British Heart Foundation awards £1.1M to Andrew Baker for research on coronary heart disease

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The award – which sees Andrew Baker, Cardiovascular Research Centre, University of Glasgow, become a British Heart Foundation Professor of Translational Cardiovascular Sciences* – is worth more than £1.1 million. It will help him and his team to develop treatments for patients suffering from coronary heart disease and related complications. The award will also contribute towards new experiments and essential laboratory equipment at the University of Glasgow.

 

 

Baker’s professorship will advance several areas of research which aim to improve the success of procedures like bypass surgery. For example, one recently announced trial led by Baker will test a new gene therapy, 15 years in the making, on human patients for the first time. The “DNA therapy” aims to stop vein grafts blocking after bypass surgery, which is a big problem for patients. According to Motwani JG, et al (Circulation, 1998; 97: 916–931) around half of vein grafts fail within 10 years of surgery, often leaving patients needing further treatment.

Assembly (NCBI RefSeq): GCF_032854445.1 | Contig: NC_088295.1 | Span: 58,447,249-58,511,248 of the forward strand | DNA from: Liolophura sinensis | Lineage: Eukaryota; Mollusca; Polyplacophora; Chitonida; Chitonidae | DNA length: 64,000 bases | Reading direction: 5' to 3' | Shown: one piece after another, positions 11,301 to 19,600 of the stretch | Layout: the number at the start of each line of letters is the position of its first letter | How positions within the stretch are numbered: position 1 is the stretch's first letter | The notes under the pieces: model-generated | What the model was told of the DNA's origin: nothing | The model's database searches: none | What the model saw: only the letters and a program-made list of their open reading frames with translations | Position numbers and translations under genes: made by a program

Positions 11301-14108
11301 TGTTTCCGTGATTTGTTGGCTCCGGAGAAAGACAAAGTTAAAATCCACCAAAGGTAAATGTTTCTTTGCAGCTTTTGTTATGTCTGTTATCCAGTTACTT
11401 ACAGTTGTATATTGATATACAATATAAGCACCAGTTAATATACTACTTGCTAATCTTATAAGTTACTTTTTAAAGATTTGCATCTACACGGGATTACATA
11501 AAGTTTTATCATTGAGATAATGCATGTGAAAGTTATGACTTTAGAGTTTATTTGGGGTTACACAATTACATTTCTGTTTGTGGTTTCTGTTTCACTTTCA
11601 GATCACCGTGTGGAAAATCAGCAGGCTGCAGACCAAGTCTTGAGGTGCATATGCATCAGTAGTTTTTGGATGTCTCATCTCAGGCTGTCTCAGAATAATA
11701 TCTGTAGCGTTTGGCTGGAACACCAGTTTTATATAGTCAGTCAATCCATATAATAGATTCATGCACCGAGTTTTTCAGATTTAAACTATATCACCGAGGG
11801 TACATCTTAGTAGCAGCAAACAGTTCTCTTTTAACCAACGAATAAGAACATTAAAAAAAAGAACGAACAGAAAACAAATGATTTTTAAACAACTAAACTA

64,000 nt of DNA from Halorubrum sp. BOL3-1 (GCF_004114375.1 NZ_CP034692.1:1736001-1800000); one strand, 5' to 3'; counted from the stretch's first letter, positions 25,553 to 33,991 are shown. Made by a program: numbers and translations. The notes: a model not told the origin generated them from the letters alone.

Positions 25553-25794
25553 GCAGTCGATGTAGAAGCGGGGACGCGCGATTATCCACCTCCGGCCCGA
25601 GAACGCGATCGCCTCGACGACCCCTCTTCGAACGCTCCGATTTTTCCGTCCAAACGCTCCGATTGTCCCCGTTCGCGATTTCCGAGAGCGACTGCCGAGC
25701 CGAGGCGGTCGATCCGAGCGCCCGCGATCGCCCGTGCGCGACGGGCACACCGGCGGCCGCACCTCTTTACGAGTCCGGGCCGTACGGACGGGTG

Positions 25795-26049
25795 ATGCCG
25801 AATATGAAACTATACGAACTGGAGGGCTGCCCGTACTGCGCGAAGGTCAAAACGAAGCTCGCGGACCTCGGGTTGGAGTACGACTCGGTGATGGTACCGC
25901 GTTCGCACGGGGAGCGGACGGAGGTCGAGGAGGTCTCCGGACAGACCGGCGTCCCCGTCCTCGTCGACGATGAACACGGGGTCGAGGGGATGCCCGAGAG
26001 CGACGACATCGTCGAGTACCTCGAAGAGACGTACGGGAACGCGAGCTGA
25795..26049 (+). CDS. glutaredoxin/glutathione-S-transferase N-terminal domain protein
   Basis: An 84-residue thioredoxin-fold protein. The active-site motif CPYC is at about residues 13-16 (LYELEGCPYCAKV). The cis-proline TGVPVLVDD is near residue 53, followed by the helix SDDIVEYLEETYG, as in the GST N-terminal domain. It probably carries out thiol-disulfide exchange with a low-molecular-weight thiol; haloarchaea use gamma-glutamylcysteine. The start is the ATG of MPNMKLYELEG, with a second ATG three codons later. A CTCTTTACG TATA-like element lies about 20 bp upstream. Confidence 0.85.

“Treatments like bypass surgery help thousands of patients every year, but unfortunately they often do not last forever. We are looking for ways to help patients when they have heart surgery, to stop their symptoms from coming back in the future. We are using different tools, including DNA and stem cells, to try to make this happen, and we hope to have new treatments ready for heart patients within the next five to ten years. This award will give me and my team the chance to make faster progress, and we are thrilled we now have the funding we need to reach our goals,” said Baker.  

 

Other potential treatments under development from Baker’s team include therapies that use stem cells to regrow lost or damaged blood vessels. Developing this type of ‘regenerative’ treatment is the aim of the BHF’s Mending Broken Hearts Appeal. Baker is also investigating the potential of tiny pieces of genetic material called micro RNAs in preventing complications after heart surgery.

 

Peter Weissberg, medical director at the British Heart Foundation, said, “We are delighted that Andrew Baker has become our newest British Heart Foundation professor. We are hugely excited by his work, which is on the brink of developing new treatments for heart patients. His research gives hope to the millions of people in the UK – and hundreds of thousands in Scotland – who suffer from coronary heart disease.”

 

The BHF has invested around £37.5m into life-saving research at Scottish Universities over the past five years.

 

*‘Translational Science’ is the process of ‘translating’ discoveries made by scientists in the laboratory into new treatments for patients.

 

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